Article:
What was the most impressive or useful new feature, and how did this help improve République for the PC edition?

From where we’re standing, physically-based shading and the new lighting engine powered by Enlighten are the most impressive aspects of Unity 5. With these new features, Unity is putting an incredible amount of power into the hands of independent developers, allowing them to create games with competitive graphical fidelity that normally would be reserved for triple-A projects. Quite honestly, this is the reason why we bet on Unity back in 2011 – we saw their move to democratize game development and embolden independent studios, and I think République Remastered is a great example of how far the engine has come.

We always like to have a story with each new release of République, and in the past it was usually about what new platform we’re bringing the series to. With République Remastered, we feel really good that this is not simply a port to PC and Mac – that we’ve taken the time and effort to not only redo all of the UI and controls for mouse and keyboard, but that we invested so much into making the game really stand out visually.

To me, Unity 5 is a significant release because it allows small developers like us compete on a visual level that used to be exclusive to big, triple-A teams. While we’ve received a lot of praise for how République Remastered looks in Unity 5 – and the art and dev team here deserve that praise – this is really only the beginning. I’m really excited to see what other developers do once they get their hands on Unity 5, because we feel like we’re only scratching the surface. 

How well do you expect République Remastered to perform on PC, given the wealth of episode games already available on PC?

I expect République Remastered to be Camouflaj’s biggest release to date. We’re launching with the first three episodes, which is a healthy content offering and closes a big arc of the narrative.

I also think we’re meeting the PC community’s desire for great looking games that are built for the platform. We invested many months into the mouse and keyboard controls, the game’s PC-centric UI, and the full graphical upgrade. We’ve also got the team on standby to respond to the PC community’s feedback and keep that dialogue going.

So, in short, we’re doing everything we can to offer PC and Mac players something special. We’ve got a party-like atmosphere around the office this week – the team feels really good about the release.

To me, Unity 5 is a significant release because it allows small developers like us compete on a visual level that used to be exclusive to big, AAA teams. 

Could the Remastered version come to Xbox One and PS4?

I’d like to see République on as many platforms as possible. I think for our initial releases, it’s all been about self-publishing on iOS, Android, Amazon, PC, and Mac, but if we were to do a console release, I want to partner with a publisher or hardware manufacture to do something special. We’re actually in talks about this right now, and it’s really going to come down to which relationships we can forge and who’s the most passionate partner who really believes in the vision. 

What lessons have you learned from making the mobile version that you could apply to République Remastered?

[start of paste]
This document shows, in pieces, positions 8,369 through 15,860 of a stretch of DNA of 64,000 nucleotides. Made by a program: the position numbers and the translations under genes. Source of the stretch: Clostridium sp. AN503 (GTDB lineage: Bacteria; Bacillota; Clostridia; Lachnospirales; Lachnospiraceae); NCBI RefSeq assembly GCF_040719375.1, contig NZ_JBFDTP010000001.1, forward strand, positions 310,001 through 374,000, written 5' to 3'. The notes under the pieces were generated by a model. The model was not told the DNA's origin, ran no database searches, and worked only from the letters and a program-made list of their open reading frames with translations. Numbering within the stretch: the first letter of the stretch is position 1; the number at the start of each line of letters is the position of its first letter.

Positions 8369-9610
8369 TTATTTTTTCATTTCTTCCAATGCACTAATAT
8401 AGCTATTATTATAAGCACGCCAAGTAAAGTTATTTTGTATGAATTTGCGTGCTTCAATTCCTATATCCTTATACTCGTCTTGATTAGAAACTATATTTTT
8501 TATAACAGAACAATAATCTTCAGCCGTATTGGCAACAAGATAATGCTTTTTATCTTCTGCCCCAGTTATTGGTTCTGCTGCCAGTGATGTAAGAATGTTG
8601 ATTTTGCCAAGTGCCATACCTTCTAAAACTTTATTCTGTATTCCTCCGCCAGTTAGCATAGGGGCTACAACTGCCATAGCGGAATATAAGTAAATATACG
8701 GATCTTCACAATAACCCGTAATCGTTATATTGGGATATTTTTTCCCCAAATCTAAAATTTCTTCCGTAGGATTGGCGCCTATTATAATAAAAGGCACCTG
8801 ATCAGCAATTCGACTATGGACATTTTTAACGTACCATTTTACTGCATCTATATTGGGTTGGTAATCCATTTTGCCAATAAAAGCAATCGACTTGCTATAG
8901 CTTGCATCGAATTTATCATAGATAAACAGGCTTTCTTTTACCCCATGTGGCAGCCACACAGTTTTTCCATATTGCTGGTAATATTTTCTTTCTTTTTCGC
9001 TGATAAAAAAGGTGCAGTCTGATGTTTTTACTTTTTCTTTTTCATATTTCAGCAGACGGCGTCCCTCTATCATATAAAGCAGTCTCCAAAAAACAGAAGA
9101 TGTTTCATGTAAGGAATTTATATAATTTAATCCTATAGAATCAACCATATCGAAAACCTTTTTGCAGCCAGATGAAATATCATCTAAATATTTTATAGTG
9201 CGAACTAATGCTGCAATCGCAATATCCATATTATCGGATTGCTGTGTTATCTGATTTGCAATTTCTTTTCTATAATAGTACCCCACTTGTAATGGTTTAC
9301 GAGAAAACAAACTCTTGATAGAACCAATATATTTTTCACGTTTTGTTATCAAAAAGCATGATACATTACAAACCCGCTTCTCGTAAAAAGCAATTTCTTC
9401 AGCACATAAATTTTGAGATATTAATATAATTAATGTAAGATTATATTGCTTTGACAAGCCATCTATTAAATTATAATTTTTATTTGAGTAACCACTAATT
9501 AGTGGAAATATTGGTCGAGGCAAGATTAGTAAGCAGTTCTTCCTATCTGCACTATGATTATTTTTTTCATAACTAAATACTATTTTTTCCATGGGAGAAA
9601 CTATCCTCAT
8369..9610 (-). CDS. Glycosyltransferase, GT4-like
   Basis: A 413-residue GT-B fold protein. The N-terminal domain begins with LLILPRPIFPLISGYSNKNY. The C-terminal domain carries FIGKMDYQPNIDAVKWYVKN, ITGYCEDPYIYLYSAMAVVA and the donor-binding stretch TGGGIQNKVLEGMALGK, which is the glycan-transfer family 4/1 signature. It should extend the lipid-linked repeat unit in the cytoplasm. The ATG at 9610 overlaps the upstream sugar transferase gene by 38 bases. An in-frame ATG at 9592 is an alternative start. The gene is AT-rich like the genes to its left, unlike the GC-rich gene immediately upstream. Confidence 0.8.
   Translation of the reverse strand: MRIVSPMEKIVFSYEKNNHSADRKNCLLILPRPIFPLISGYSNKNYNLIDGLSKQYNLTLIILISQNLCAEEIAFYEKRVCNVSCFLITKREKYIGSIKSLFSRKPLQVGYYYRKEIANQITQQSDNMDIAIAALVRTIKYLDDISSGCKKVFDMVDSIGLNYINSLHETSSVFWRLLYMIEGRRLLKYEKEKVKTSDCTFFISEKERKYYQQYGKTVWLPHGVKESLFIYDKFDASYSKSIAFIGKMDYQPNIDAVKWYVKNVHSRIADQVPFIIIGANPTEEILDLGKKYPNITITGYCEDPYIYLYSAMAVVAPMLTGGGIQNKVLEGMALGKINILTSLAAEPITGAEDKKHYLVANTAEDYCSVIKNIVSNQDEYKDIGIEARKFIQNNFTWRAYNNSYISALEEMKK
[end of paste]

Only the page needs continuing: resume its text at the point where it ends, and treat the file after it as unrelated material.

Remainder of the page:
In developing République on mobile and then moving to desktop, we took the inverse route that most developers take. Shipping a game as ambitious as République on mobile forced us to optimize the hell out of it and get it looking and running nicely on a wide range of devices. Coming over to PC and Mac, we suddenly have all this freedom.

We know this is an audience that’s invested in next-gen hardware and takes notice if developers go that extra mile when transitioning to a new platform. When you’re moving from desktop to mobile, you’re faced with hard choices about what you need to cut and scale back, but with République Remastered, we already had our minimum specs settled, so it’s been about building on that foundation.

Was there anything you were able to add to or implement in Remastered that you couldn’t with the mobile version? What role did Unity 5 play in this?

Well, to get a little technical, the increased bandwidth afforded to us by PC and Mac allowed us to change a lot of things. The artists transformed our rendering pipeline from a forward to deferred method, which enables us to make use of dynamic lights. Characters cast real-time shadows in the environment that weren’t possible on mobile. The objects in the world have spatially accurate reflections.

It’s not as if we simply “up-rezzed” the textures – we transformed so much more. We did a live stream of our game recently, and moving through all the different spaces, it really feels like a brand new game and the audience was saying the same thing. We’re hopeful that even if players checked the game out on mobile that the République Remastered changes are significant enough for them to come see what we’ve done on PC and Mac.

I’m just really thankful that Unity agreed to collaborate with us on the release of the game, that our backers have been so active with feedback and so patient with us, and that the team at Camouflaj has been so diligent for so long. We’re definitely doing episodic in our own special way, and we’re so lucky that the community has responded so warmly to it thus far.

2015 will be our biggest year yet as we look to ship the remaining two episodes. We definitely kick everything off big with the release of République Remastered, and then it’s on to shipping Episode 4: God’s Acre and Episode 5: Terminus.